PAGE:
You may need to file several tax returns, including local, state, federal, and business returns, and you may need to file numerous tax returns. For example, if someone dies in January 2022, they will likely have to file tax returns for 2021 and 2022.

Remember that medical expenses exceeding 7.5% of a person's adjusted gross income are tax-deductible if you report the deductions on your return. These expenses may be deductible. Eligible expenses include medical expenses paid within one year of the person's death.

When filing taxes for a deceased loved one, you may have several questions. Here are the answers to common dilemmas in this situation:

  • What about property taxes? In 2022, the gross value of a property must exceed $12.06 million for federal property taxes to apply, although state property taxes may apply. Use Form 706 to calculate and file inheritance tax, if necessary. On the other hand, if property ownership brings in more than $600 before it is distributed to heirs, you must file Form 1041: Property Tax Return.

  • What happens if a refund is due? File Form 1310: A statement from a person claiming a refund owed to a deceased taxpayer to appeal that the refund is issued to the correct party. Also, a surviving spouse can use this form if a refund check arrives in both spouses' names.

  • What happens if I commit an error or don't account for all the income? The IRS detects many mathematical errors during its automated review process. However, if you incorrectly claim filing status, miscalculate, or mistake deductions or credits, you can file an amended tax return using Form 1040-X, U.S. Amended Tax Return. You have 3-years to file an amended return and to receive a refund. Also, the IRS has three years to notify you of an error it finds. You can submit Form 4810 - Request for Immediate Review to limit this review period to 18 months.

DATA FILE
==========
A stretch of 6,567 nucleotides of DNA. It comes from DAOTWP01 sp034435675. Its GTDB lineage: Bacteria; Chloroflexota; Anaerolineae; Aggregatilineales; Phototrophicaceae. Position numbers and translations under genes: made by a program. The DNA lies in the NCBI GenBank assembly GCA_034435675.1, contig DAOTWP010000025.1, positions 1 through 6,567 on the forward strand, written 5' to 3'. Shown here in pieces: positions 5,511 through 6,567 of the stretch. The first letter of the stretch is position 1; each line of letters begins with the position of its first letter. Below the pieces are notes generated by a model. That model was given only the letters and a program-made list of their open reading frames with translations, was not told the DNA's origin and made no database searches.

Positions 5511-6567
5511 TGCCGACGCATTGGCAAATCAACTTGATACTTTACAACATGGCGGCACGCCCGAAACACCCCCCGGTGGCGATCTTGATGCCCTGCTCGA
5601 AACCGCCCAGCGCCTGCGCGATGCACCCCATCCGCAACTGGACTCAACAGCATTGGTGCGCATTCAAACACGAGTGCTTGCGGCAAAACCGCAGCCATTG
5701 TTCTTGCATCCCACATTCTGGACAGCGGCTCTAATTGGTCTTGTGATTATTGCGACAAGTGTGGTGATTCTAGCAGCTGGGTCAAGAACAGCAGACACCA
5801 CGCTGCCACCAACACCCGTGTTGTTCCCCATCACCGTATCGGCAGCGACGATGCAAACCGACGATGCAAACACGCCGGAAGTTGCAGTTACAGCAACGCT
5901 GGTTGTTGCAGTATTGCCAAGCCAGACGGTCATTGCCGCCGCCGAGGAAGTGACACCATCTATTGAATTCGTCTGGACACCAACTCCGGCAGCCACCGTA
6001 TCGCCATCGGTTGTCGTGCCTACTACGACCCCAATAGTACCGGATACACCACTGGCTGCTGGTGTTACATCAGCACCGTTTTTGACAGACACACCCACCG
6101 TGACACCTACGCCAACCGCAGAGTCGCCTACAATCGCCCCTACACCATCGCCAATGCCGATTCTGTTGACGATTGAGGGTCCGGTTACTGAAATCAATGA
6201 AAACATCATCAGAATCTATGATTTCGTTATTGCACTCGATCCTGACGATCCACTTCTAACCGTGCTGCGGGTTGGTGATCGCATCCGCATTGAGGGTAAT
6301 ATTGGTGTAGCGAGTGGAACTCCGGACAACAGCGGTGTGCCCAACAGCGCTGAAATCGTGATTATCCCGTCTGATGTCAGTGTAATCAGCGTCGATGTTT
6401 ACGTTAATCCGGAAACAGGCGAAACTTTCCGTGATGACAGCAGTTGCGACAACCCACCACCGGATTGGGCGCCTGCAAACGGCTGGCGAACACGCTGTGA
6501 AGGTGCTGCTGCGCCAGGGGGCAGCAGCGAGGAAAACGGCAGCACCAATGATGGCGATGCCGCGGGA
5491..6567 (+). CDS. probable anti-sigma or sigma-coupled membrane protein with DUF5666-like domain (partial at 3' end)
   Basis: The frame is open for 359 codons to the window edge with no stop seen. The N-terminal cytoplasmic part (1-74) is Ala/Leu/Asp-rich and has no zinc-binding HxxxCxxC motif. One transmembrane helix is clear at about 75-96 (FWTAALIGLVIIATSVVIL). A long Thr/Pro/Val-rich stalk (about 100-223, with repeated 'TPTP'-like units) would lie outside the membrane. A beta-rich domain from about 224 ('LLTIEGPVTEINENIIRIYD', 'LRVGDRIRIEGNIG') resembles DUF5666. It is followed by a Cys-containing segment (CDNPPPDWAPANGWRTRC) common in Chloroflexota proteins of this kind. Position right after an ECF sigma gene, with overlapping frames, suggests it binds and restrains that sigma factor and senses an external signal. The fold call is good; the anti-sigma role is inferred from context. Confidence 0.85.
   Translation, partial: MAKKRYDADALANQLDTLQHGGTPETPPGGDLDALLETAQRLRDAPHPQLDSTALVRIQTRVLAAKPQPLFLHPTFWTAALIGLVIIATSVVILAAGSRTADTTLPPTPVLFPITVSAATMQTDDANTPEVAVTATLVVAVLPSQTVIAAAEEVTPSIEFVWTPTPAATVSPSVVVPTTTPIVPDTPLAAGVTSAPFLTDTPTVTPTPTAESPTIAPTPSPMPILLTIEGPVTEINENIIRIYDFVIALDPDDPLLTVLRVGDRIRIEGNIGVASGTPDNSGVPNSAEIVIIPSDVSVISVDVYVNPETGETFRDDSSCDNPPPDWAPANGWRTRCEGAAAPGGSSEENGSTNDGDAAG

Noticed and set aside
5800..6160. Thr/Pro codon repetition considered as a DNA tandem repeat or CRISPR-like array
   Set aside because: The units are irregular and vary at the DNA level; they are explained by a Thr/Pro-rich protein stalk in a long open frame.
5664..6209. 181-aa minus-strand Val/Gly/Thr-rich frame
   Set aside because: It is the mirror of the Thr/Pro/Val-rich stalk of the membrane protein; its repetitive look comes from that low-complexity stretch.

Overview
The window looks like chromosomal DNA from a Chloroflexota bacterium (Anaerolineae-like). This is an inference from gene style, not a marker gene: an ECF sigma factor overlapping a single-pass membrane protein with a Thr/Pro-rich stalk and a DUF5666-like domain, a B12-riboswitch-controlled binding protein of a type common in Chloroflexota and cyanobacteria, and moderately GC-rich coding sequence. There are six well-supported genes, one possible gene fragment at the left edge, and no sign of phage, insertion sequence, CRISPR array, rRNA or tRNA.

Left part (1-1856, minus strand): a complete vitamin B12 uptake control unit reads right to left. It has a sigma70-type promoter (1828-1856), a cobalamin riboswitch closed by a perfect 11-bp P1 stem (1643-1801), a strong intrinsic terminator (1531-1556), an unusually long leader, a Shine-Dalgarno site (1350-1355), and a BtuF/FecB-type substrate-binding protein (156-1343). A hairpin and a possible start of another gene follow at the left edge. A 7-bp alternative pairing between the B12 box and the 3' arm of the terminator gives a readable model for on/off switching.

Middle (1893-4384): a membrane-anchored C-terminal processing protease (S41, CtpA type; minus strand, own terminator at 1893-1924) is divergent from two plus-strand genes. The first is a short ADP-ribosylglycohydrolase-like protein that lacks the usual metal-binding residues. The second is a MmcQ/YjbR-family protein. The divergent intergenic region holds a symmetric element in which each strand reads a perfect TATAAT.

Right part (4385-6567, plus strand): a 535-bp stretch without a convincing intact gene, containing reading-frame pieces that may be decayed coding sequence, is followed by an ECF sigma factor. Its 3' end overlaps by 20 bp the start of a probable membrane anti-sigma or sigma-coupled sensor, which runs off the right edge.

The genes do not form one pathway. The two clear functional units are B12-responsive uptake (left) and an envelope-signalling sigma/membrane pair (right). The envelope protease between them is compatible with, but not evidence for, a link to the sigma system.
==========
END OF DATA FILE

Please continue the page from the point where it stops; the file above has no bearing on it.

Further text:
• What if this person owes taxes? Taxes owed must be inherited before final distribution to beneficiaries. If the inheritance money is tied to the assets and you need more time to pay them, you can apply for an installment agreement with the IRS. You will likely pay penalties and interest on the outstanding balance with an installment contract.

Go get help if you need it.

Completing your tax return can sometimes be confusing, and completing another person's tax return can be difficult. A trusted tax expert can help you navigate your tax filing requirements, suggest a payment plan for taxes owed or request a refund, and avoid potential problems.

Finally, remember that deceased taxpayers may be subject to identity theft. Scammers can get information from obituaries or run phishing scams to gather the information that will help them file fraudulent tax returns. To protect the deceased from identity theft, a copy of the death certificate can be sent to the Internal Revenue Service at the address where the taxpayer would normally file a paper return. You can also notify credit reporting agencies and check a copy of the deceased person's credit report for identity theft.